07 November 2016

The Civil Service has been accused of failing to do contingency planning for Brexit. There are no constitutional barriers for planning for a change in the US, but, Jill Rutter writes, the right-field candidacy of Donald Trump will be raising its own problems.

Hillary is a known quantity… 

Hillary Clinton, as she has reminded us through her campaign, has 30 years of political experience she may drag over the finish line into the Executive Office. She is well-known in the offices of prime ministers, chancellors and presidents round the world. Her top team will likely reflect that experience – people who served in her husband’s and predecessor’s administrations, governors, Congress. And while she may sound a bit more reserved nowadays about free trade, she is anchored into the policy mainstream on NATO, on climate change and on the US’s global role. However, one consequence of the primary battle is a shift Left in the Democrats, which means she will be under pressure not to hand plum economic jobs to ex-Wall Streeters.

…while her opponent represents a series of unknowable unknowns.

‘The Donald’, as he likes to style himself, is none of the above. Sure he is as well-known as Hillary, but he has chalked up not a single month of political office, and has no track record to run on. It is also very hard to work out who his key advisers will be. His campaign is very much a family affair. Much of the Republican establishment has distanced themselves from him – some so far they will be voting for Hillary. It is not clear who his key economic, defence or foreign policy advisers are – and 50 former Republican national security advisers publically declared against him in August. They are unlikely to be summoned back into the State, Defense or Homeland Security departments. There are also clear policy differences between Trump and his more experienced vice-presidential running mate, Mike Pence. Trump publicly declared he disagreed with Pence on Syria – in a presidential debate. So the prospects that Trump would sit back and let Pence run the Executive while he ‘makes America Great again’ look low.

We know a bit more about where Trump stands on policy…

There has been so little policy focus in the campaign, it is hard to zone in on specifics. But there is a clear theme: America First. That places question marks over the norms of the post-Second World War order: NATO, a generalised commitment to freer trade, and the US prepared to shoulder a hyper-power sized share of the burden of global stability. There are a few clear pledges on domestic policy – cut taxes, repeal of Obamacare and build the wall. But there is a big gap between those and a thought through policy platform.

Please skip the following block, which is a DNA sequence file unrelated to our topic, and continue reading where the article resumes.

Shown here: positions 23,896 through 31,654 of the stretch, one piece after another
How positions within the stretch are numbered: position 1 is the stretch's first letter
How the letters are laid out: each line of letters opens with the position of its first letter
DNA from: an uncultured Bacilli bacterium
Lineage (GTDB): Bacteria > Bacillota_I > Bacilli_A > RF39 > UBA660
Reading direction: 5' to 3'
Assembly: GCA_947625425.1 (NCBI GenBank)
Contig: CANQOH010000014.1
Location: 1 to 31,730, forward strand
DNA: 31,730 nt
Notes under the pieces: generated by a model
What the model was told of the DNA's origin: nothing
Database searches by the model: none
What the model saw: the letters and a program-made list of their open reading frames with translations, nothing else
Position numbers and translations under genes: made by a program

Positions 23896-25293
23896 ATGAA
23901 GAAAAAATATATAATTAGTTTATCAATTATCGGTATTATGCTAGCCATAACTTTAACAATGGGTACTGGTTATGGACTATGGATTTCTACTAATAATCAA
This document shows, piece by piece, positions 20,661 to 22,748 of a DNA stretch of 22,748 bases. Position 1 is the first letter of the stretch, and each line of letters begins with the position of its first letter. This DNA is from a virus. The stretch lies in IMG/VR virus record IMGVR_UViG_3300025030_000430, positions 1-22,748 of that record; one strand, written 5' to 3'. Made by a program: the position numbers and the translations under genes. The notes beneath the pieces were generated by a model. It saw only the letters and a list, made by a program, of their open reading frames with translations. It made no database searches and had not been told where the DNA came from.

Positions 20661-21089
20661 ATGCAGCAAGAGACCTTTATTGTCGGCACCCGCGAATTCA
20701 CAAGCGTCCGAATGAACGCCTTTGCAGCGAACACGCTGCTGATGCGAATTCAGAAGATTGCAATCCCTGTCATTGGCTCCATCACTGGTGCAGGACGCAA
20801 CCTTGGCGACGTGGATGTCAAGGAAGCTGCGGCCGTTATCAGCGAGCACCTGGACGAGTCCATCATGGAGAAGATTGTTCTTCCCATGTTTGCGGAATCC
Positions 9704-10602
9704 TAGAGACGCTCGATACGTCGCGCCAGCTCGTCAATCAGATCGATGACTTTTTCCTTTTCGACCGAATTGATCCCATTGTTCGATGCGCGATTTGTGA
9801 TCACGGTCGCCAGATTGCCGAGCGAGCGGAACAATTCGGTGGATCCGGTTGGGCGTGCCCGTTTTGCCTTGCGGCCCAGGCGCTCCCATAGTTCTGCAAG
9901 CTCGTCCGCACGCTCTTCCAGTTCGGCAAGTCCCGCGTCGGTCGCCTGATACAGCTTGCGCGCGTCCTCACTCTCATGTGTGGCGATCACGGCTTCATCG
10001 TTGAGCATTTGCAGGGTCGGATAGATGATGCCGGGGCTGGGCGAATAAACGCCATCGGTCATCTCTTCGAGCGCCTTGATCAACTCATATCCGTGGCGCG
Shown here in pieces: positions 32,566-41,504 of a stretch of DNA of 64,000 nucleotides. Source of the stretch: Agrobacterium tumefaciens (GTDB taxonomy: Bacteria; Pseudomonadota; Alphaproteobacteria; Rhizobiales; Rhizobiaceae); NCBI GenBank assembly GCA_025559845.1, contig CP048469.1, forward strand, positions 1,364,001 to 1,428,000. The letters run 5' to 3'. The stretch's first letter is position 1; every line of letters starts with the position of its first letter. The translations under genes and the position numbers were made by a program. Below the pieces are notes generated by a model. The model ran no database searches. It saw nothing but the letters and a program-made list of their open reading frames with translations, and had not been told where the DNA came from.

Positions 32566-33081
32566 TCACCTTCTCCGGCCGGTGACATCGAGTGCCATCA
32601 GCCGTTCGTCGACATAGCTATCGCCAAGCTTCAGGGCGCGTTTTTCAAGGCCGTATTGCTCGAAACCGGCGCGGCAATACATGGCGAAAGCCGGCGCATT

But both would face governing challenges – worse after a polarising election

Both candidates will face a challenge in terms of how much they could actually do if elected. That will depend on the Congressional arithmetic. But Trump and Pence are short of any of the Capitol Hill experience that can help US presidents get Congress to work. And after such a polarising election, gridlock looks the most likely outcome even for such a seasoned operator as Clinton. That means domestic inaction – but means that the President may be tempted to focus even more on redefining the US’s international role.

These unknowns will make planning in the UK very difficult

In the run-up to a US election, the British Embassy in Washington will try to build contacts to people who are likely to form part of the next administration – and try to work out how a new president’s policy positions will affect UK interests. Most famously Jonathan Powell (who went on to be Tony Blair’s Chief of Staff) was detailed to get to know the team of a little known Governor from Arkansas back in 1992. That set the basis for the close relationship between new Democrats and New Labour. Access to the Trump campaign will have been harder. The National Security Council should have been having discussions on the potential implications of a Trump presidency for NATO, relations with Russia, the Middle East and wider security issues. But they will hang on any post-election words for more concrete indications of a new style of governing. Diplomats will then lobby for an early visit to the US to cement the specialness of the special relationship.

But what will they talk about?

The UK has in the past presented itself as a bridge between Europe and the US. Brexit makes that harder – and makes it more likely that presidents will fly direct to Berlin without a London stopover. Trump is much more sympathetic to Brexit Britain than Clinton. At the end of the day, much turns on personal chemistry. The top echelons of British Government have not been quiet on the subject of ‘The Donald’ when he looked like a joke candidate in late 2015, and threated to ban Muslims from the US and declared London a no-go area. At the time, the Home Secretary said: ‘I just think it shows he does not understand the UK and what happens in the UK’. Then-Mayor of London was more personal: ‘The only reason I wouldn't visit some parts of New York is the real risk of meeting Donald Trump.’ The Prime Minister at the time said: ‘I think if he came to visit our country, I think he'd unite us all against him.’ If he wins on 8 November, two out of three of them will be waiting on the tarmac to greet him as Prime Minister and Foreign Secretary. They will just have to hope he doesn’t bear grudges.

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